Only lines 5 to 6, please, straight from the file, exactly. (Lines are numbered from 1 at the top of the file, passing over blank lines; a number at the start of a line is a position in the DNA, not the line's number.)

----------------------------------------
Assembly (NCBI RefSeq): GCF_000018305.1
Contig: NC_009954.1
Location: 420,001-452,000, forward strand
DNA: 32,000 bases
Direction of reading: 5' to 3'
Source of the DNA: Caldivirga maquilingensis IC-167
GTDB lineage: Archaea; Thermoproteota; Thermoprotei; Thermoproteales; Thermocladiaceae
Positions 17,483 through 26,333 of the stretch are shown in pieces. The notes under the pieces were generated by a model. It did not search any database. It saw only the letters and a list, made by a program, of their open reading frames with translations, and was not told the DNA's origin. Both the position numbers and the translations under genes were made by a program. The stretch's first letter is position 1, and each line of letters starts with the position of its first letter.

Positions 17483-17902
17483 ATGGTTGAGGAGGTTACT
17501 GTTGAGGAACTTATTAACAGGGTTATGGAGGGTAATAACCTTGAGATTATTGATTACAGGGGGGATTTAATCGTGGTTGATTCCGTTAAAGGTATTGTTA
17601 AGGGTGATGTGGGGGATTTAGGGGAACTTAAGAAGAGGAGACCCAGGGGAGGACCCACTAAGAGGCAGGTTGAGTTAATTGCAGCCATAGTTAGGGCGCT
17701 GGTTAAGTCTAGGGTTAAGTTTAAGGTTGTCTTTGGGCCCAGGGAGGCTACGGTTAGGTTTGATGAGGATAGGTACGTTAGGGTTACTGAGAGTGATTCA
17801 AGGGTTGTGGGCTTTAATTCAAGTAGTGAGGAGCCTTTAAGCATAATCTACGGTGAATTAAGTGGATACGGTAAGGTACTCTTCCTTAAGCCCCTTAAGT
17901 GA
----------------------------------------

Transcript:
Direction of reading: 5' to 3'
Source of the DNA: Caldivirga maquilingensis IC-167